I have known Amit Mishra for a long time now. But there was something different about him when we met during the Irani Trophy game a few months ago. The conversation as always was about his bowling. Amit, though, didn’t sound as confident as he does usually. There was something worrying him.
He had been in and out of the Indian team for a while now. In fact, he had spent some 25 months on the sidelines before making a return in Zimbabwe. The long interlude had had an effect on him. He didn’t enjoy his captain’s (MS Dhoni) trust and Amit was aware of that. (Also Read: Mishra spins into leading role)
I would often ask him how come he was being so successful in the IPL and yet struggling to get back to the national team. His explanation was always the same. Amit believes intrinsically that he is the champion of his IPL team. That he holds the key every time he has the ball in his hand. The captain’s confidence, he believed, was half the task. (Also Read: Mishra gets his break, belatedly)
And I’m very glad to see that from having lost the faith of his captain for so long, the whole world is now talking about Amit. Most importantly, he has Dhoni on his side again. While he has always possessed all the skills necessary to be a wicket-taking leg-spinner, I think his understanding of batsmen’s psychology has been enhanced drastically of late. (Photos: 2/2 for Mishra, India)
It is very important for any spinner to gauge the strengths and weaknesses of every batsman he’s bowling to. He’s like a doctor trying to diagnose a patient’s condition. For example, did you see the pace at which he bowled the deliveries that outwitted both Marlon Samuels and Dwayne Bravo? There was a stark contrast. The one he got Samuels with was tossed up and was very slow in the air. It beat the right-hander in flight. The next one to Bravo was slightly quicker and flatter too. Not to forget that it was a googly.
The general problem with most batsmen around the world these days is that they are no longer used to facing spinners who give a lot of air to the ball. They spend hours in the nets batting against spinners bowling at them at speeds of around 85-87 kmph. Amit bowls much slower and is in the range of 75-77 kmph. They are not used to such slow speeds, and fall prey like the two West Indians did. Even with his leg-breaks, it is very important to keep changing the trajectory. (Full Coverage: ICC World T20)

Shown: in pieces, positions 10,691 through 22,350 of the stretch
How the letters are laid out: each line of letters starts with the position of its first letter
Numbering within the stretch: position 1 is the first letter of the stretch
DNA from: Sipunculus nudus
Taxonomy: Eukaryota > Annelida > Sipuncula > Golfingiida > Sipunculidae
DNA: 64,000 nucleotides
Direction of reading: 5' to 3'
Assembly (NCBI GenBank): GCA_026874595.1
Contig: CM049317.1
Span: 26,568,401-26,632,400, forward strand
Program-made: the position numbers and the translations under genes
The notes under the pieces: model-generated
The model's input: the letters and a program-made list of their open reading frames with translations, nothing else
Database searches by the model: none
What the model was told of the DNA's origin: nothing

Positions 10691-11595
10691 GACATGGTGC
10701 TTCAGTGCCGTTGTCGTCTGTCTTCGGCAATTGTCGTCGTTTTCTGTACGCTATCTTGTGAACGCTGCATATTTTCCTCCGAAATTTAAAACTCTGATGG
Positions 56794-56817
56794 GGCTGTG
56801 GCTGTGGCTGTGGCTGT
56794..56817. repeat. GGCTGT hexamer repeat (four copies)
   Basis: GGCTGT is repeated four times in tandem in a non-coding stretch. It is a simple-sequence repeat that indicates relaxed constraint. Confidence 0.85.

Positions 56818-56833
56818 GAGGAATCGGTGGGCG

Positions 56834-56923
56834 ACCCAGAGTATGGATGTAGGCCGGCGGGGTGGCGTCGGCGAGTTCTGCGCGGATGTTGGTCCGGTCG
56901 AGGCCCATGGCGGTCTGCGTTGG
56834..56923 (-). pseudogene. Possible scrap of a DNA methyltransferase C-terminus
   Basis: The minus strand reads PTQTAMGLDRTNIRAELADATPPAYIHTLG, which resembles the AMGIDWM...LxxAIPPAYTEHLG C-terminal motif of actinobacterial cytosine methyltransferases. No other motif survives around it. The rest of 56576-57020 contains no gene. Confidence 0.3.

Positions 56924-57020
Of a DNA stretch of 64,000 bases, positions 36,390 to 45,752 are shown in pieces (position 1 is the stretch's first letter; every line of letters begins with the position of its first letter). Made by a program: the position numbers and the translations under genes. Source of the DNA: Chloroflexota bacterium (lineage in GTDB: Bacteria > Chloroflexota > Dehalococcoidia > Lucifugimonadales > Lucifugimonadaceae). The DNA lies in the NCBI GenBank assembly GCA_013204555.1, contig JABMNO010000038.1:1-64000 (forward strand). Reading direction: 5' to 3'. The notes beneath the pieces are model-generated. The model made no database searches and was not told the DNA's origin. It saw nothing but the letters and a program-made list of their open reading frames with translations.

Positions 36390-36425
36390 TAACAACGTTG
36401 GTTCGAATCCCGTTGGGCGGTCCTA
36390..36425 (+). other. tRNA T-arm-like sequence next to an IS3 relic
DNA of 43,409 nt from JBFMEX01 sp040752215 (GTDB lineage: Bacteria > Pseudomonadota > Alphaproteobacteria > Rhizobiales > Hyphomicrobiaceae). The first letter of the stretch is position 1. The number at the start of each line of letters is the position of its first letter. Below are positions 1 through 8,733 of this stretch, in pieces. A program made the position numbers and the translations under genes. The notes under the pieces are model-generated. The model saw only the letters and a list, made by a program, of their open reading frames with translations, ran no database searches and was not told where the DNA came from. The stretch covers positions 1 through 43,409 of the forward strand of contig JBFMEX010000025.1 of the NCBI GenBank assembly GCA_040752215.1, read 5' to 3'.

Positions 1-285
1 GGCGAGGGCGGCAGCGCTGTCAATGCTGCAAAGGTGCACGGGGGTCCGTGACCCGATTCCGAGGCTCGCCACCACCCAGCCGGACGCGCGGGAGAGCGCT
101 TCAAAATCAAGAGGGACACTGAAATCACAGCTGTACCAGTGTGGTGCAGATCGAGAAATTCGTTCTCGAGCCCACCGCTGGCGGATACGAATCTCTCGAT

When a batsman is not sure of what’s coming his way from a spinner, he tries to play it off the wicket and is therefore slightly delays his stroke. That was the case with Bravo as he came forward to the googly and got hit on the pads.
Amit has many variations, be it the conventional leg-break, the googly or the flipper. He’s constantly asking questions of the batsmen. The way he uses the crease is exemplary too, and Amit’s biggest strength is that he’s ready and skilled enough to keep changing tactics on his feet. He doesn’t have to depend on predetermined strategies.
Like his first plan against someone like Chris Gayle would be to start with a googly always. And one that is given a lot of air. Why? Because Gayle, he knows, will attempt to smash him over the on-side boundary. But that doesn’t mean he will not try other variations against him.
The reason someone like Virat Kohli is so confident while playing spin is that he reads the bowler very quickly. He might not be a 100 per cent right always but most of the time he’s on the money, and hence the runs just keep flowing. It’s similar with a spinner. He’s always trying to second-guess what the batsman’s up to.
I think where Amit has been unlucky is playing under a captain who plays leg-spin really well. So it’s taken a while for him to win Dhoni’s trust. And every leg-spinner requires his captain’s confidence.
When I now think of Amit at that Irani Trophy game, I can recall how he was on the edge, wondering where his next game will come from. It’s really great to see him back at his best.
BY: Narendra Hirwani
(Leg-spinner Hirwani played 17 Tests and 18 ODIs for India and was later a national selector. He spoke to Devendra Pandey)
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